Leeds United v Admatch [2009] JCA097

In what circumstances will the Court grant an application for security for costs?

The test for whether security should be granted at all, and if so how much, has been shaken upcompletely, particularly where the plaintiff is resident in the UK.

The Plaintiff appealed to the Court of Appeal against orders made by the Royal Court increasing and requiring payment of security for the defendant's costs in the sum of £263,500 which sum was paid into Court. The appeal was successful and the security was ordered to be repaid in full.

The principles applicable to security for costs in Jersey originally developed in line with those applied in England, where it was long-standing practice to order security for costs against a plaintiff residing outside the jurisdiction with no assets within it. The premise was that a defendant, if successful, ought not to have to pursue a foreign resident plaintiff abroad for his costs. The fact of non-residence was enough to justify an order for security, unless the plaintiff could be seen to have a high probability of success or the plaintiff's financial situation was such that the security if granted would stifle a claim.

The premise on which security has long been granted has always been open to objections, one of which was that such an order was discriminatory. This in turn led to changes in English law following the incorporation of the ECHR and following the English case of Nasser v United Bank of Kuwait [2002] 1 WLR 1868. Nasser held, inter alia, that to treat the foreign residence of a plaintiff as justification for such an order was discriminatory pursuant to the ECHR because, in like circumstances, security would not have been ordered against a plaintiff resident in England (or in a country party to the Brussels or Lugano conventions). Following Nasser security could only be ordered in England in cases where there was an objective justification for the order, based on real difficulty associated with enforcing a judgment for costs in the country where the plaintiff held assets.

In ordering security in the sum of £263,500, the Royal Court had held that, even assuming discrimination on the ground of residence was contrary to the ECHR, an order for security served a legitimate objective to which it was proportionate. The Court of Appeal disagreed with the Royal Court in this regard. The Court of Appeal was of the view that a provision of security has potentially significant implications for a plaintiff in respect of cash flow, tying up funds and/or necessitating borrowing.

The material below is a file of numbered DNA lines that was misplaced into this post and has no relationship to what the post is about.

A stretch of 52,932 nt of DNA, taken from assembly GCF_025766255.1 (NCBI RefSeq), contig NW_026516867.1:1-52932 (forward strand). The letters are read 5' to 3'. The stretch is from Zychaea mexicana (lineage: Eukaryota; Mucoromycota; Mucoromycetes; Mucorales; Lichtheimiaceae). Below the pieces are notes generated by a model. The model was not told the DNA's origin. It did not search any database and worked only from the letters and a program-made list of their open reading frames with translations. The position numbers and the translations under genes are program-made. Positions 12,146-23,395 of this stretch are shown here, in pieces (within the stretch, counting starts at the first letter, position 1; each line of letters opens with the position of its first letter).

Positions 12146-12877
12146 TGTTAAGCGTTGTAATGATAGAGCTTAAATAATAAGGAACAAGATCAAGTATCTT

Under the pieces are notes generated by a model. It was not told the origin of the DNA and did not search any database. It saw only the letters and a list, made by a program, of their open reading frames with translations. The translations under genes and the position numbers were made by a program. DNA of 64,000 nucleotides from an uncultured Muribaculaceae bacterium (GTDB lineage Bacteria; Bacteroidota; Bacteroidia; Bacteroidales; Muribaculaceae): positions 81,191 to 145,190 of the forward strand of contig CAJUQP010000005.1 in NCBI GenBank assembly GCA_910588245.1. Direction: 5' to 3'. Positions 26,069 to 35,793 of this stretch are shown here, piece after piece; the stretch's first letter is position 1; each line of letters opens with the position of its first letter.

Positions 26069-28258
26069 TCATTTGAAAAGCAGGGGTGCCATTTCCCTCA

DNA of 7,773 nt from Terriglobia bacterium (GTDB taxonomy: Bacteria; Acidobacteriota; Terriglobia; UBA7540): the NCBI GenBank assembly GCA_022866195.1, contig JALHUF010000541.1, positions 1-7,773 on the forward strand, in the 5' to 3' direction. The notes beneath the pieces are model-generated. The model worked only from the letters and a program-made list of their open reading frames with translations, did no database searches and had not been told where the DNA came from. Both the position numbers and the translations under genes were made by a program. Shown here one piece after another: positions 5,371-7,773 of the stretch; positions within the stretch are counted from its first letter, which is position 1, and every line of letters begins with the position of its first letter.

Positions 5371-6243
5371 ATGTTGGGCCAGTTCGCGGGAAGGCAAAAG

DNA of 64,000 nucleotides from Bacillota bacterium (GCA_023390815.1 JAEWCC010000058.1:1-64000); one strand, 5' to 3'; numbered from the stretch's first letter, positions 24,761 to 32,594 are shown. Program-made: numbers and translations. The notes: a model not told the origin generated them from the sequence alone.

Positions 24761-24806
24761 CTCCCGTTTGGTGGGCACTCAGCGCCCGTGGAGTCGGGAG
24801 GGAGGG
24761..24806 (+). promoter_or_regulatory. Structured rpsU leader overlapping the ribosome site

The Plaintiff in this case was British. The Court of Appeal referred to the cost of enforcing in England as "too trivial" to warrant an order for costs. Accordingly, the Court of Appeal considered that no security should have been granted and ordered that it be repaid in full.

The Jersey Court of Appeal has now dragged Jersey into line with England following the case of Nasser. As a consequence, being sued by a foreign plaintiff is no longer enough in itself to justify a security for costs order. A defendant must show that it would actually be difficult to enforce a Jersey costs judgment abroad against the plaintiff. Even if successful, the security to be paid by the plaintiff will no longer reflect the amount of costs likely to be incurred by the defendant defending the case but will be limited to the future cost of enforcement, which in Nasser for example was estimated to be £5000.

Given that Jersey judgments can be registered and enforced in the UK for a few hundred pounds, security for costs should not be granted at all as against plaintiffs resident in the UK suing a defendant located in Jersey.

It is not yet clear what the position might be in a case where a plaintiff has already given security. It would seem hard to unravel security already given. It does not appear that the judgment will have retrospective effect but it is arguably open to challenge. However, if security has been given in stages, which is the usual practice, this judgment may now provide the basis for refusing to provide any further security.